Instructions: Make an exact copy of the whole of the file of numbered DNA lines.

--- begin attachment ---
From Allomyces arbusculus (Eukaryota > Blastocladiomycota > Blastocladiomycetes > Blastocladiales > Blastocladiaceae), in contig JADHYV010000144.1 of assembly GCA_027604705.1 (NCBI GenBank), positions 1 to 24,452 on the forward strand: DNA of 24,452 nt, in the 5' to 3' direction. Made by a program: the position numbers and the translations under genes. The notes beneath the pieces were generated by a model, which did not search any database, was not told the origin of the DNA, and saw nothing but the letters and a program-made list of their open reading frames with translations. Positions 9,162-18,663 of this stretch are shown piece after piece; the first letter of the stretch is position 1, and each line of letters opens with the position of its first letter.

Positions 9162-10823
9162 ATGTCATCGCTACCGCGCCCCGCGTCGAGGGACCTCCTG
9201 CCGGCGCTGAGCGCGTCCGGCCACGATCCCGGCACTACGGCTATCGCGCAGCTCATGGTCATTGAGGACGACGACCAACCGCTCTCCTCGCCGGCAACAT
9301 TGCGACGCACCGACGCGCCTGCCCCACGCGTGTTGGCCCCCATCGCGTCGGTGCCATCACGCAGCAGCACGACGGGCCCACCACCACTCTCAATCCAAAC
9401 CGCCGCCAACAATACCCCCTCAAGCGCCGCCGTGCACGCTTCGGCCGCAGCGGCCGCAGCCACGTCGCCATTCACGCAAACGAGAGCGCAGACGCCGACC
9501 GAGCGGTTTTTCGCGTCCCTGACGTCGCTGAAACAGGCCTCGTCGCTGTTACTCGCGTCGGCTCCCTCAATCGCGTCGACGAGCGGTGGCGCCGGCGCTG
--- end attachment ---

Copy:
From Allomyces arbusculus (Eukaryota > Blastocladiomycota > Blastocladiomycetes > Blastocladiales > Blastocladiaceae), in contig JADHYV010000144.1 of assembly GCA_027604705.1 (NCBI GenBank), positions 1 to 24,452 on the forward strand: DNA of 24,452 nt, in the 5' to 3' direction. Made by a program: the position numbers and the translations under genes. The notes beneath the pieces were generated by a model, which did not search any database, was not told the origin of the DNA, and saw nothing but the letters and a program-made list of their open reading frames with translations. Positions 9,162-18,663 of this stretch are shown piece after piece; the first letter of the stretch is position 1, and each line of letters opens with the position of its first letter.

Positions 9162-10823
9162 ATGTCATCGCTACCGCGCCCCGCGTCGAGGGACCTCCTG
9201 CCGGCGCTGAGCGCGTCCGGCCACGATCCCGGCACTACGGCTATCGCGCAGCTCATGGTCATTGAGGACGACGACCAACCGCTCTCCTCGCCGGCAACAT
9301 TGCGACGCACCGACGCGCCTGCCCCACGCGTGTTGGCCCCCATCGCGTCGGTGCCATCACGCAGCAGCACGACGGGCCCACCACCACTCTCAATCCAAAC
9401 CGCCGCCAACAATACCCCCTCAAGCGCCGCCGTGCACGCTTCGGCCGCAGCGGCCGCAGCCACGTCGCCATTCACGCAAACGAGAGCGCAGACGCCGACC
9501 GAGCGGTTTTTCGCGTCCCTGACGTCGCTGAAACAGGCCTCGTCGCTGTTACTCGCGTCGGCTCCCTCAATCGCGTCGACGAGCGGTGGCGCCGGCGCTG